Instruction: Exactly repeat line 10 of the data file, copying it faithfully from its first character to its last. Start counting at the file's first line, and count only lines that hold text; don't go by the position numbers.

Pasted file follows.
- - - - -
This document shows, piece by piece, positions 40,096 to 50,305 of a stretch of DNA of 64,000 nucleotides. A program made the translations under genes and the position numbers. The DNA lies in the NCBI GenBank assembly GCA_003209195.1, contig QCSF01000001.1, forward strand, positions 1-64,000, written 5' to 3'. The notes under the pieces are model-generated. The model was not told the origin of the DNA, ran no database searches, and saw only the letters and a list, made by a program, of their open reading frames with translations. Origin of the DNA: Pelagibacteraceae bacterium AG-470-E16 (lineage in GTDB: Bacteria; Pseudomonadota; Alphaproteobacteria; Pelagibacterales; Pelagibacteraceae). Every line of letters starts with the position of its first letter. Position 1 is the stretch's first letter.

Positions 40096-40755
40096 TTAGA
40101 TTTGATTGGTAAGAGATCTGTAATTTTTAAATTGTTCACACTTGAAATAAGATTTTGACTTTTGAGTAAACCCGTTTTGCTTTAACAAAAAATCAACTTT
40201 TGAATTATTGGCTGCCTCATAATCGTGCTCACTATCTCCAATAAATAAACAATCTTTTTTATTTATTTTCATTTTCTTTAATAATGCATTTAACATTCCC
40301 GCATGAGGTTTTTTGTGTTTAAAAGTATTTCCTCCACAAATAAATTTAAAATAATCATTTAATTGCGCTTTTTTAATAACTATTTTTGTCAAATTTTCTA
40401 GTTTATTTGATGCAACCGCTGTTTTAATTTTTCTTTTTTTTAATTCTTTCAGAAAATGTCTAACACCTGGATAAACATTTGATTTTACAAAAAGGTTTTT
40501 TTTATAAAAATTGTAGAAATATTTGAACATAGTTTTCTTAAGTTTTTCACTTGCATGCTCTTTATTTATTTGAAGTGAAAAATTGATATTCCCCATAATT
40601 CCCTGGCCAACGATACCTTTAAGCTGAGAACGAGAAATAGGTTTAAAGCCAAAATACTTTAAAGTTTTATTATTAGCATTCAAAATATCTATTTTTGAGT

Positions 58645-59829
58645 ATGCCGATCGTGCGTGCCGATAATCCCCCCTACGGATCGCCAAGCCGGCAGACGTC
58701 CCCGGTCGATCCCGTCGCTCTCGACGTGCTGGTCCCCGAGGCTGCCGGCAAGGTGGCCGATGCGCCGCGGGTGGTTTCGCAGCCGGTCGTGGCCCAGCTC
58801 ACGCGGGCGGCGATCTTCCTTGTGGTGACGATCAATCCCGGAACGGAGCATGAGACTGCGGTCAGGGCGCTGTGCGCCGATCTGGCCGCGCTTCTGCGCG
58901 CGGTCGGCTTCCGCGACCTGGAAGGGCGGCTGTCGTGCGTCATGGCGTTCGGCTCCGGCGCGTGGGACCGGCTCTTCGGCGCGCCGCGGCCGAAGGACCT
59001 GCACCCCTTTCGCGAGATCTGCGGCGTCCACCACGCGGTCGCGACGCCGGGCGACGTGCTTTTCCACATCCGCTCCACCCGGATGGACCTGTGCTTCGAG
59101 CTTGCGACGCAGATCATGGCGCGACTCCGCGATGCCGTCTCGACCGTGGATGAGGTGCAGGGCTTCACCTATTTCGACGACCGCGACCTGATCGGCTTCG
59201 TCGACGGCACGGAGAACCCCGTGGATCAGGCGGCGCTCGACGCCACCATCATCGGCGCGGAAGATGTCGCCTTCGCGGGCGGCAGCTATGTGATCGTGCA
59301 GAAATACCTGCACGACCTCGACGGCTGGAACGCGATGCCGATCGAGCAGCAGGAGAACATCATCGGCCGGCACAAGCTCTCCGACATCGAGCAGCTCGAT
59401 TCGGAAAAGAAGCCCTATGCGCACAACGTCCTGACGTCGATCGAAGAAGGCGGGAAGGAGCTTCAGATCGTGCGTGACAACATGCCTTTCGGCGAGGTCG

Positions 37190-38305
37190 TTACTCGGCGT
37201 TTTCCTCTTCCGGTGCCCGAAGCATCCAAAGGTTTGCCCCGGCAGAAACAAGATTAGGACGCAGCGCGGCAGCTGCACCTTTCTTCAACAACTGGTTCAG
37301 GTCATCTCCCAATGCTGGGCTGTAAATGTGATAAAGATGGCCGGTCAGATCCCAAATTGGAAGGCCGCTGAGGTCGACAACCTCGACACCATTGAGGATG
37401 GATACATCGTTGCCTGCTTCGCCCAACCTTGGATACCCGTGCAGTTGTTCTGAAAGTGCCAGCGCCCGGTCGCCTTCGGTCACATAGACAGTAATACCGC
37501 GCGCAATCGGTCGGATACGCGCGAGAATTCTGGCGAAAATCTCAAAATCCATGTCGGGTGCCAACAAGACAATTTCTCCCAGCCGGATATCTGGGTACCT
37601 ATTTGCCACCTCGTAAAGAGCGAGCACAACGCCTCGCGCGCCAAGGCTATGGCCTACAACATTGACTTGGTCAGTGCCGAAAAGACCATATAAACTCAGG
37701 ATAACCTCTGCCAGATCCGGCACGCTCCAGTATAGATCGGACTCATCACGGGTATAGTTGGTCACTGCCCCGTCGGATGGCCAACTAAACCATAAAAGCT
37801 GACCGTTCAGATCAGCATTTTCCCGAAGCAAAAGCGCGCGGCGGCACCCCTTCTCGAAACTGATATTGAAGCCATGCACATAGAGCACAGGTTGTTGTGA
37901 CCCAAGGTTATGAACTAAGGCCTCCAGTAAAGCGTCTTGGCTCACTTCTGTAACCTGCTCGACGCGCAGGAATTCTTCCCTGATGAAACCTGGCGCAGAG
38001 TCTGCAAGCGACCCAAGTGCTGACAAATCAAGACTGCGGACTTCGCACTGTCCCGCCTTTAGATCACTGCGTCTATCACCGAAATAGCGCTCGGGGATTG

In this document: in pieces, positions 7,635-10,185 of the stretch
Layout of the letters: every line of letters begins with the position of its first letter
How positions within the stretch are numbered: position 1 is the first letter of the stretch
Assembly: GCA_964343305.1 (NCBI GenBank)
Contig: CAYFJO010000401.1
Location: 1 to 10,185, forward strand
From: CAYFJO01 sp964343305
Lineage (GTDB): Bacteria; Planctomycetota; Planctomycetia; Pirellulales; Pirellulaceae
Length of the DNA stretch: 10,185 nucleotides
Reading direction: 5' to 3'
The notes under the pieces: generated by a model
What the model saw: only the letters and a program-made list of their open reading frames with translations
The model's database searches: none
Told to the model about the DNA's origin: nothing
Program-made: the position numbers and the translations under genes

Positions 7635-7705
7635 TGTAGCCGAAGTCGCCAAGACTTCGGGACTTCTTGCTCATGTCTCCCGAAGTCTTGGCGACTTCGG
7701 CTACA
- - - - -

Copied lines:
Positions 58645-59829